Clarkesworld Year Four, part two
Posted September 20, 2013on:
I’m randomly working my way through the Clarkesworld Year Four anthology, which includes all the original fiction the magazine published in their fourth year. This is the second post in the series, click here for the first post.
The more I read in this anthology, the more I enjoy it. The stories are relatively short, mostly around 9-12 pages, perfect tasty nuggets of strangeness. I’ve linked each story back to Clarkesworld, so you can head over there and read the ones that catch your attention.
Today I’ll be talking about short fiction from Richard Parks, Brenda Cooper, Robert Reed, and Melissa Lingen.
Night, in Dark Perfection by Richard Parks – The Faerie Queen insists that everyone attend her parties. Anyone who doesn’t come willingly, will be forced, or perhaps the entire party will have to be cancelled. Elsewhere, the Captive Princess is trying to escape. Something very strange is going on, there is something skewed and not quite right about these characters right from the start. They have both been alone for a very, very long time even though the kind and gentle voice of the Palace speaks to both of them. The Captive Princess hears strange voices while she is exploring her prison, but for once, these voices do not belong to the Palace, or any of the usual residents. For you see, the Faerie Queen and the Captive Princess are AIs (or at least, that was my interpretation of them) on a derelict ship, and the ship has been discovered by salvagers. Did the ship’s mind create them, in an attempt to stave of insanity, or perhaps as friends, other voices to talk to in the void?
The Grandmother-Granddaughter Conspiracy by Marissa Lingen – After reading a bunch of really weird stories, it was nice to come across one that was so easy to get into. This story is straight up science fiction and feels rather mainstream compared to many of the other stories I’ve read so far. Hannah is a xenobiologist on the small human colony on Delta Moncerotis Four. She’s studying the native cephalids, in hopes of finding them at least somewhat intelligent. If they are classified as animals, the colony will be allowed to expand and push the cephalids out of some of their natural habitats. Hannah’s homelife is no easier. She lives with her daughter, Lily, and her mother Dee. Dee is getting on in years, and depends on a memory implant. In fact, when Dee unplugs her implant, she barely recognizes her family members, and it often falls her granddaughter Lily to convince her to plug herself back in. It’s become so difficult, that Hannah’s husband (Lily’s father) moved out when he got sick of having to prove to the local constable that this was in fact, his house, and no, he wasn’t trying to burgle his own mother-in-law. I liked this story because it was easy to get into, I liked it because Hannah is certainly living a SFnal life, but she deals with completely mundane things with her family. No matter how far we get out into the stars, everyone will still have children who turn into sneaky teenagers, and everyone will still have parents who get Alzheimers.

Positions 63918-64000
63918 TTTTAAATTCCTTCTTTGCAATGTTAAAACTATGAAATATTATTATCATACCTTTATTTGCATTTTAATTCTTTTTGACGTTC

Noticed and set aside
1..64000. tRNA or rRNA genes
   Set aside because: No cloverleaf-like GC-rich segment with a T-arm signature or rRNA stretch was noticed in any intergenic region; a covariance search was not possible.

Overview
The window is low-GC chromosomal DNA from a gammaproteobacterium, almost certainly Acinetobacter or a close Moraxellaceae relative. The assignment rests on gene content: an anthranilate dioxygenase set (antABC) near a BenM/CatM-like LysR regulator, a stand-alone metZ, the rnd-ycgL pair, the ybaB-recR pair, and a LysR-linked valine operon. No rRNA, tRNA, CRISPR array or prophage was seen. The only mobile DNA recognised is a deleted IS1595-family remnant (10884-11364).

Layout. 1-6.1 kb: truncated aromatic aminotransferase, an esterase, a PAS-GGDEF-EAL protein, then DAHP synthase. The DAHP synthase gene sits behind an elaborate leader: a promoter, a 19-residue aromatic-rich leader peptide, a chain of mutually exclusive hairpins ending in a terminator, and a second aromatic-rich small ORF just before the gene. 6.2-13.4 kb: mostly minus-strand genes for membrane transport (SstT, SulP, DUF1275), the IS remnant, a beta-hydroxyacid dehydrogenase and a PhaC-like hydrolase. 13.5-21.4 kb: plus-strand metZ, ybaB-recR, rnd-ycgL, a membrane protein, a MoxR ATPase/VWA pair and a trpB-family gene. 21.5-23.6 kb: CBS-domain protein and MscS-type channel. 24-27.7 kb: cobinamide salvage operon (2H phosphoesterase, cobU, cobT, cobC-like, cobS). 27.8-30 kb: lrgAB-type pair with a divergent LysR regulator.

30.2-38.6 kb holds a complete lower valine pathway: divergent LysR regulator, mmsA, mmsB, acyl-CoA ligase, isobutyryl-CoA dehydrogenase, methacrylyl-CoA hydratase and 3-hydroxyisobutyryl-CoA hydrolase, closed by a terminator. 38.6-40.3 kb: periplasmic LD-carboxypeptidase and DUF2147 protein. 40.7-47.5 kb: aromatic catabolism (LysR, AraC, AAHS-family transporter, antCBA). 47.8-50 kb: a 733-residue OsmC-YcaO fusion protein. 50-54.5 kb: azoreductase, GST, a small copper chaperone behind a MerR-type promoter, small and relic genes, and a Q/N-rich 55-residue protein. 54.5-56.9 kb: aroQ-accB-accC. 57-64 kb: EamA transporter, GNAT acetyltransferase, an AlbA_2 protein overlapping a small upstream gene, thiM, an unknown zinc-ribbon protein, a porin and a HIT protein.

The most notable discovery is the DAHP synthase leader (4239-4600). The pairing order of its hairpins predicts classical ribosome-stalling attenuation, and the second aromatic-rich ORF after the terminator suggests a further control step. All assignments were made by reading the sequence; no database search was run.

The Cull by Robert Reed – Every space station must have a doctor. First, we tried very large space stations, thousands of people who agreed to live together. They were disasters. The solution, we found, was much smaller communities, less that two hundred people, the size of a small village. One doctor is enough when you have so few people. But a doctor doesn’t really do anything useful when they aren’t doctoring, so station doctors are androids who work for the station. The narrator of our story is one such doctor. As he puts it,
“My patient is the station and the parts of of its precious body”.
The doctor does everything he can to keep the station and it’s inhabitants healthy, including manipulating everyone into being friendly and happy all the time, and culling and cutting out the pieces that harm the whole. Orlando is one such child destined to be culled, and the populace gets an almost sexual thrill out of the culling event. But the doctor needs Orlando to come willingly, he’s been practicing his lying all this time to make culling easier for everyone involved. The story has very creepy HAL-9000 meets The Lottery vibe. The doctor makes sure everyone thinks he is their servant, but that’s not the case at all. Even creepier, we find out the true reason for the culling, and it is horrible, but necessary for the survival of the station. I’ve not read a lot of Reed’s fiction, but I’ve enjoyed everything of his that I’ve come across.
My Father’s Singularity by Brenda Cooper – When Paul was a child, his father always told him he’d be the first generation of new humans. They were a farming family in the Pacific Northwest, and even though Paul’s father knew he’d never leave his orchards, he always optimistically looked forward to the future. When Paul grows up, he goes to the city for an education, and sends all his income home, to keep the farm going. He does very well for himself, scientifically learning how to slow and sometimes stop the aging process. In a sense, it’s as if all of Paul’s genetic research is so he can stop time for his father, so his father can always have his orchards, always have a sleepy dog at his feet, always be exactly where he wants to be. I think everyone has experienced that moment where they see their parents perfectly happy, and no one wants that moment to end. But time doesn’t slow, and time is cruel, and time takes everything from us, and time doesn’t care. I have a thing for complicated melancholy, so I loved this one. If you read this one and The Grandmother-Granddaughter Conspiracy back-to-back, I recommend having tissues handy.